Minnesota Company v. National Company, 70 U.S. 332 (1865)
U.S. Supreme CourtMinnesota Company v. National Company, 70 U.S. 3 Wall. 332 332 (1865)
Minnesota Company v. National Company
70 U.S. (3 Wall.) 332
The Court, deciding that the present case is the same in fact as one already twice before it and already twice decided in the same way, rebukes with some asperity the practice of counsel who attempt to make the judges bear the "infliction of repeated arguments" challenging the justice of their well considered and solemn decrees, and sends the case represented by them out of court with affirmance and costs.
This case came here by writ of error to the Supreme Court of the State of Michigan, and under the name of The Minnesota Mining Company, Plaintiff in Error, versus The National Mining Company and J. M. Cooper, Defendants in Error, the action below being for the recovery of real property. Though nominally different, the parties were in fact the same parties who litigated the case of Cooper v. Roberts, adjudged by this Court at December Term 1855. [Footnote 1] The same title was again, as the court declared, brought in issue, and the same question
again agitated. [Footnote 2] When the question was heard at December Term 1855, it was elaborately discussed by counsel and deliberately considered by the Court, and a unanimous decision given in favor of the party claiming, as the present defendant in error now in fact claimed. Nevertheless, the losing party, unwilling to acquiesce in a single decision, brought the case again before the Court by a second writ of error. This second writ was heard at December Term 1857. [Footnote 3] The counsel on that occasion labored with great zeal and ability to convince the Court that its first decision was erroneous, but were unsuccessful.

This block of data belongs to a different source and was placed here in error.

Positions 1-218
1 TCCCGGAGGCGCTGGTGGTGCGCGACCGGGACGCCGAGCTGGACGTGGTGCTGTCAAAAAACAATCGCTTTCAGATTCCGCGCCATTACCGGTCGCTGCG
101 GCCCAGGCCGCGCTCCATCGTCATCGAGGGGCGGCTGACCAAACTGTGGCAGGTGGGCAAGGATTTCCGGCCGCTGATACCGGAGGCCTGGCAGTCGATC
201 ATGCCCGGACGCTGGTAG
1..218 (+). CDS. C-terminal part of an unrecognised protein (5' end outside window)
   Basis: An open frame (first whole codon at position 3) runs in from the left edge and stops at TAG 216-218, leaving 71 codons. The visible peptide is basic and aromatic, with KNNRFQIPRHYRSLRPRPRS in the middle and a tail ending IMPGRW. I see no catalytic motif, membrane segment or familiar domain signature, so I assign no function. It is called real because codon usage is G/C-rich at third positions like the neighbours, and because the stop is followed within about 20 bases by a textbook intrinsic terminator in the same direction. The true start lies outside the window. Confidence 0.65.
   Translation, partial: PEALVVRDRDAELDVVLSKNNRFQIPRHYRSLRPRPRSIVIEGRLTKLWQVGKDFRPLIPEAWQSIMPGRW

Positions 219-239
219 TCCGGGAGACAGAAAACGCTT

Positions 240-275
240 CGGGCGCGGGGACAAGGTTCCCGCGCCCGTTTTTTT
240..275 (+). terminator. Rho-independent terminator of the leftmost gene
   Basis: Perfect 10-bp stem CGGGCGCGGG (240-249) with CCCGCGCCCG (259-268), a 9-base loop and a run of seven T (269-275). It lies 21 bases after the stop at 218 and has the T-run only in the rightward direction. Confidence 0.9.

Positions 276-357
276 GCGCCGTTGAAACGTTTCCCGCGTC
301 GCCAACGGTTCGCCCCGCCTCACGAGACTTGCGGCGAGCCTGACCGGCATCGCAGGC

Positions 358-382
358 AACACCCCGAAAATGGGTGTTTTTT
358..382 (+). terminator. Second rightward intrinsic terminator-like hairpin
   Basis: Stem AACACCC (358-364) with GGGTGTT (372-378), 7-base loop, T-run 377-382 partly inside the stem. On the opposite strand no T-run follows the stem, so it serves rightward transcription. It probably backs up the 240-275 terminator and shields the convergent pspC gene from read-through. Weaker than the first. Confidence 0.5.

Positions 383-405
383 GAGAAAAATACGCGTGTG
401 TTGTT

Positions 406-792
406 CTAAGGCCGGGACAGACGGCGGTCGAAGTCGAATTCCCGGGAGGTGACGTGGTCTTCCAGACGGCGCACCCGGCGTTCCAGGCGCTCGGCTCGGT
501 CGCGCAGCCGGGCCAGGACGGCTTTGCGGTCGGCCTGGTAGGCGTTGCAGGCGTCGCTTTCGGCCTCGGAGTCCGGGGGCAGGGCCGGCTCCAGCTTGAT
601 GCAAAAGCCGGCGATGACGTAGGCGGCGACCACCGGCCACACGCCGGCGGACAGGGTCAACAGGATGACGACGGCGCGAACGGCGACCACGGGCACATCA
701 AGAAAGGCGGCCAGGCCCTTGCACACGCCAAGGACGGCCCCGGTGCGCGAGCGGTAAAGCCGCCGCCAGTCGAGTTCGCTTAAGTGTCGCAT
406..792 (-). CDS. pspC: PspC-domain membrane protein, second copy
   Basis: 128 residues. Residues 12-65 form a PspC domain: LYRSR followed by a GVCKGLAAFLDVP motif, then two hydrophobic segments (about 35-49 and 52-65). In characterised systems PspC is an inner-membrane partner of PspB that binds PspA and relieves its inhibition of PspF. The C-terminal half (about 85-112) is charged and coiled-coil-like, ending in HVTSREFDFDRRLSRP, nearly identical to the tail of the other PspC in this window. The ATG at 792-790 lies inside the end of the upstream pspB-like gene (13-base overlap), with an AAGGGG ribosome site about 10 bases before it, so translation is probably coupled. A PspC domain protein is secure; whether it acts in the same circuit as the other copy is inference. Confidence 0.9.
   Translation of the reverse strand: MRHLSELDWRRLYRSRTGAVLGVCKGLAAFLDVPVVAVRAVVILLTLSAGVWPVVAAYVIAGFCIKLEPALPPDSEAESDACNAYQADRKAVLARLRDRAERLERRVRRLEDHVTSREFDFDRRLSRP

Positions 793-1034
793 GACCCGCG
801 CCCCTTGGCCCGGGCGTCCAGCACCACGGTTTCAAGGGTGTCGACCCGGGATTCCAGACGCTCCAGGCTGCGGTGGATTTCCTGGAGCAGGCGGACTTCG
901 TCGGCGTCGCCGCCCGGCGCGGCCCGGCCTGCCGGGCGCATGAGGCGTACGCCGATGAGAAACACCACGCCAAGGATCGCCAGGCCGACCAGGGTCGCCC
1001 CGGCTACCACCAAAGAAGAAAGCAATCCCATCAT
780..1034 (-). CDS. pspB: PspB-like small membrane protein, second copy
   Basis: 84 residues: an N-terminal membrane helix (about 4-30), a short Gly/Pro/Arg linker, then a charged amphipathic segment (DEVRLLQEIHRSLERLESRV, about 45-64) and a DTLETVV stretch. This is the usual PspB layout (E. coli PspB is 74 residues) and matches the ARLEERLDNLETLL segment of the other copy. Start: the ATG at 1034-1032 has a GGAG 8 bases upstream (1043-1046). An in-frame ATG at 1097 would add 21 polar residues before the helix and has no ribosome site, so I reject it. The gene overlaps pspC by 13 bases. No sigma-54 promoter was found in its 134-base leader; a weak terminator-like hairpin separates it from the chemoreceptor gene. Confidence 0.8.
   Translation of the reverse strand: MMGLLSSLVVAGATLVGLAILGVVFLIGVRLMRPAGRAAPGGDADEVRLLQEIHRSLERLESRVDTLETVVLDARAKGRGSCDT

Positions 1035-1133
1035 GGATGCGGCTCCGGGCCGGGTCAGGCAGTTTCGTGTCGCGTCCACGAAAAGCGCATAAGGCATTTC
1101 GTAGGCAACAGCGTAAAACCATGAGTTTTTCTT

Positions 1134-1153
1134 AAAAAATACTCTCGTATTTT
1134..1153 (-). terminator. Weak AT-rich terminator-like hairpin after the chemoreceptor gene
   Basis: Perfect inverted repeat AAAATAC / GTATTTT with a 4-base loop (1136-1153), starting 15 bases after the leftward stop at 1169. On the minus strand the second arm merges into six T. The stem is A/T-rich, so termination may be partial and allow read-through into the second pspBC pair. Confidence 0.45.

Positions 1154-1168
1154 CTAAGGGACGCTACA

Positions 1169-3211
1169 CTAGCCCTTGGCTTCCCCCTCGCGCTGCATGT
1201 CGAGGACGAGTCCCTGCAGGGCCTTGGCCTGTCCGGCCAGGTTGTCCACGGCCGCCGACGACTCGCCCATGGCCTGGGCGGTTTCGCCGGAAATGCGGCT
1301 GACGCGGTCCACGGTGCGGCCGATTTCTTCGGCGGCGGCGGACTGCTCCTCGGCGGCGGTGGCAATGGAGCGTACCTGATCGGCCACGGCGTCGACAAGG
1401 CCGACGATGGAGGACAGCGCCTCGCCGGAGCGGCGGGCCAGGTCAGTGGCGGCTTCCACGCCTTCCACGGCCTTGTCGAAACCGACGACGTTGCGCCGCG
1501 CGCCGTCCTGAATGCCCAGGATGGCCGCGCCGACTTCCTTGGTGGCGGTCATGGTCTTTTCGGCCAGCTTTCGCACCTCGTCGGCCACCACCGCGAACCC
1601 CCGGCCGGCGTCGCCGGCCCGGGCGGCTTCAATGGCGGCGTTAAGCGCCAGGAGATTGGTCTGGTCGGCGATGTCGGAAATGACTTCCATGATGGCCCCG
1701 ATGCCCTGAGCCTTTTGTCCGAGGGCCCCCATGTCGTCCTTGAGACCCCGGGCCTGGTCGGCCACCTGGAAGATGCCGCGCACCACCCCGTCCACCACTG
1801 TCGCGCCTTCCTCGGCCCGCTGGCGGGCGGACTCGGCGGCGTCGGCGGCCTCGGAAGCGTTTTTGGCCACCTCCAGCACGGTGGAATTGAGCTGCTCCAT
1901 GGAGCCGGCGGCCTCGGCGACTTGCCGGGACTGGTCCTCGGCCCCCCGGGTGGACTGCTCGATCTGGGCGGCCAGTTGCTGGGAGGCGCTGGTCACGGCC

In both the cases last referred to, the controversy came before this Court on writs of error in ejectment to the Circuit Court of the United States for the District of Michigan.
Veiled under the new forms stated at the beginning of the case, to-wit, the forms of a writ of error to the highest state court of Michigan, and with the names of mining companies for parties, and with some other unimportant variations, the matter was now brought for a third time before this tribunal, no counsel presenting himself to argue the case for the plaintiff in error, and the argument on that side being by brief of nonappearing counsel only.
Mr. Buel, for the defendants in error, after protesting against what he declared to be an abuse of the suitor's privilege and of this Court's well known magnanimity, was beginning to argue the case on merits when certain of the older associates, who recognized the case as an old one, interposing, he was stopped by THE CHIEF JUSTICE with an intimation that the Court, as at present advised, thought argument on them unnecessary and that he might consider himself as relieved.